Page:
The department of carcinogens
Posted by Jeremy Goldkorn on Thursday, May 6, 2010 at 8:15 AM
A stack of asbestos boards, which you can purchase here
This brief note is by Christopher Barden.
You can find more information about asbestos use in China on China Dialogue: A deadly white dust.
After I explain to my fellow Beijing courtyard residents why the carpenter cutting huge boards of asbestos in the middle of the yard, creating dust clouds of invisible asbestos fibers, is a really, really, really bad idea, the only response I get is from a woman literally cooking for her family right next to the asbestos party:
She says: ”中国人就这样“ (This is just how Chinese people are). And then continues to cook just two meters away from the carpenter taking a skillsaw to a board of asbestos.
I'm talking to HER and my neighbors, not "Chinese people." I never used the word "Chinese" or "China" or "this country"! (The default position is to assume that any foreigner is always speaking to the entire nation, I guess?)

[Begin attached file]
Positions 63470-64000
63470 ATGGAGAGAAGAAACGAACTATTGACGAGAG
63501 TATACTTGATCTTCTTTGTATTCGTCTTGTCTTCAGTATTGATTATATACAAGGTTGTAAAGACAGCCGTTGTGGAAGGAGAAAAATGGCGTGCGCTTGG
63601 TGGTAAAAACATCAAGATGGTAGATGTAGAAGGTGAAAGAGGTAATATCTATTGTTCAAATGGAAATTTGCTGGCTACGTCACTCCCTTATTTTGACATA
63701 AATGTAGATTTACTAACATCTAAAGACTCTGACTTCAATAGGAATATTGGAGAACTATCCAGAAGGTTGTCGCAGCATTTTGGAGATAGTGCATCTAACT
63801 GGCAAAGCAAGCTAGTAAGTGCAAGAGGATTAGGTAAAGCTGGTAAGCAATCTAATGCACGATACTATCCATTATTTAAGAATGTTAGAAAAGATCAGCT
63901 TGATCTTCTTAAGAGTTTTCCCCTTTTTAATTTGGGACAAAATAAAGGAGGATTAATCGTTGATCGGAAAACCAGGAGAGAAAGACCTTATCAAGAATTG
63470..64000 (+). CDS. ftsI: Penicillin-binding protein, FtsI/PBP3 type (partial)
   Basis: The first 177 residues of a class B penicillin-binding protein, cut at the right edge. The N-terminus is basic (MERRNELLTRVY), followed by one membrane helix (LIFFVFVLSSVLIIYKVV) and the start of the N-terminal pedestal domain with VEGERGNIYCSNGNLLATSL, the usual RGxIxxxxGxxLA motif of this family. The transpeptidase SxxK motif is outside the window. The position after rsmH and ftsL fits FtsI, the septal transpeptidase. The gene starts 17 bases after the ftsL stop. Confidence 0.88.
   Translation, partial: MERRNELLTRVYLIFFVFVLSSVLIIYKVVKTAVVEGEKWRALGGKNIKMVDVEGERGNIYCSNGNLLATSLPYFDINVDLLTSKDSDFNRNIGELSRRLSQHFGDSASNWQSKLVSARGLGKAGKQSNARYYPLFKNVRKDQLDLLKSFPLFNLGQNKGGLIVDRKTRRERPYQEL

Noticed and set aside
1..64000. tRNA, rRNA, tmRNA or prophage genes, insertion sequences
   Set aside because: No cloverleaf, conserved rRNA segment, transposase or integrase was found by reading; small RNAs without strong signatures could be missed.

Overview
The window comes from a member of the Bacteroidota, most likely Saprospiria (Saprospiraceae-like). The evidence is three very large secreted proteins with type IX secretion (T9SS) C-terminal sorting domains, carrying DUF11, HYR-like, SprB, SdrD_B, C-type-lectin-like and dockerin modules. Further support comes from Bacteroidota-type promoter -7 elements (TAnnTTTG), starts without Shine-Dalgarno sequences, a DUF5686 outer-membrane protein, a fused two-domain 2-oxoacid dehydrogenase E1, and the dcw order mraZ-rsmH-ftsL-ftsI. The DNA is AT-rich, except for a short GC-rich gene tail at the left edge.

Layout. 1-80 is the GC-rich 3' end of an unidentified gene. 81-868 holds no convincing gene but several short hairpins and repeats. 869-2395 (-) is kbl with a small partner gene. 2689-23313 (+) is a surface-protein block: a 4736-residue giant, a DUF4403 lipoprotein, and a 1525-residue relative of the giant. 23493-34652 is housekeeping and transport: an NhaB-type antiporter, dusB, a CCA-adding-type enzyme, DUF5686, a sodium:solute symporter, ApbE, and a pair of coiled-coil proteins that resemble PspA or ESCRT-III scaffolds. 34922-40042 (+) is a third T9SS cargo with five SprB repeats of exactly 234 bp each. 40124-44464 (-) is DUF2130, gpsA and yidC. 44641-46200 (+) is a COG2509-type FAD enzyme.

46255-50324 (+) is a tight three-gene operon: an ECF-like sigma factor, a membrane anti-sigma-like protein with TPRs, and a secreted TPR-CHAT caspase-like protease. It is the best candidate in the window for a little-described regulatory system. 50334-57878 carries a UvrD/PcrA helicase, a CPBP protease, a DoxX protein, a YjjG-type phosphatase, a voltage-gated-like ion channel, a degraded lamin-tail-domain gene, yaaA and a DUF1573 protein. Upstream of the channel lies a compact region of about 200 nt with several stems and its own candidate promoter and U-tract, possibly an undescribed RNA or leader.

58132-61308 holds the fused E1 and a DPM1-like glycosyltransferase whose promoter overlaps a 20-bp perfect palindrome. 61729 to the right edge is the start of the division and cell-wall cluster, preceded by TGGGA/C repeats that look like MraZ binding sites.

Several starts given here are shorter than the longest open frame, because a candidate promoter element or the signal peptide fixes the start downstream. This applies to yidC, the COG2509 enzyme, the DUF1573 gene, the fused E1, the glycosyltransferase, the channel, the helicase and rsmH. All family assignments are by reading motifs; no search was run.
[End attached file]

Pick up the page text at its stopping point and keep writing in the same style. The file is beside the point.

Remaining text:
I explained, this shit is really dangerous, will kill you with a nasty form of cancer, and I can tell you this from personal experience.
It killed my dad. When you learn what the term "pleural mesothelioma" means at the age of 17, it's a good bet one of your parents was in the construction or demolition business.
A couple people laughed. The rest were just blanks.
How could so many people be so blithely unconcerned about immediate, obvious dangers around them?
Ordinary residents are exposing themselves to levels of raw, friable asbestos, at incredibly high levels, and they don't care.
This single preventable form of cancer will undoubtedly create an impact on the health bills and heartache of this country that will be the first of its kind in the world.
And I'm living right in the middle of it!
To learn that his son is now living amidst exposed asbestos, blithely installed and cut up by apathetic zombies, my dad must be doing spit-takes in Heaven.
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Pallavi Aiyar's Chinese Whiskers: Pallavi Aiyar's first novel, Chinese Whiskers, a modern fable set in contemporary Beijing, will be published in January 2011. Aiyar currently lives in Brussels where she writes about Europe for the Business Standard. Below she gives permissions for an excerpt.
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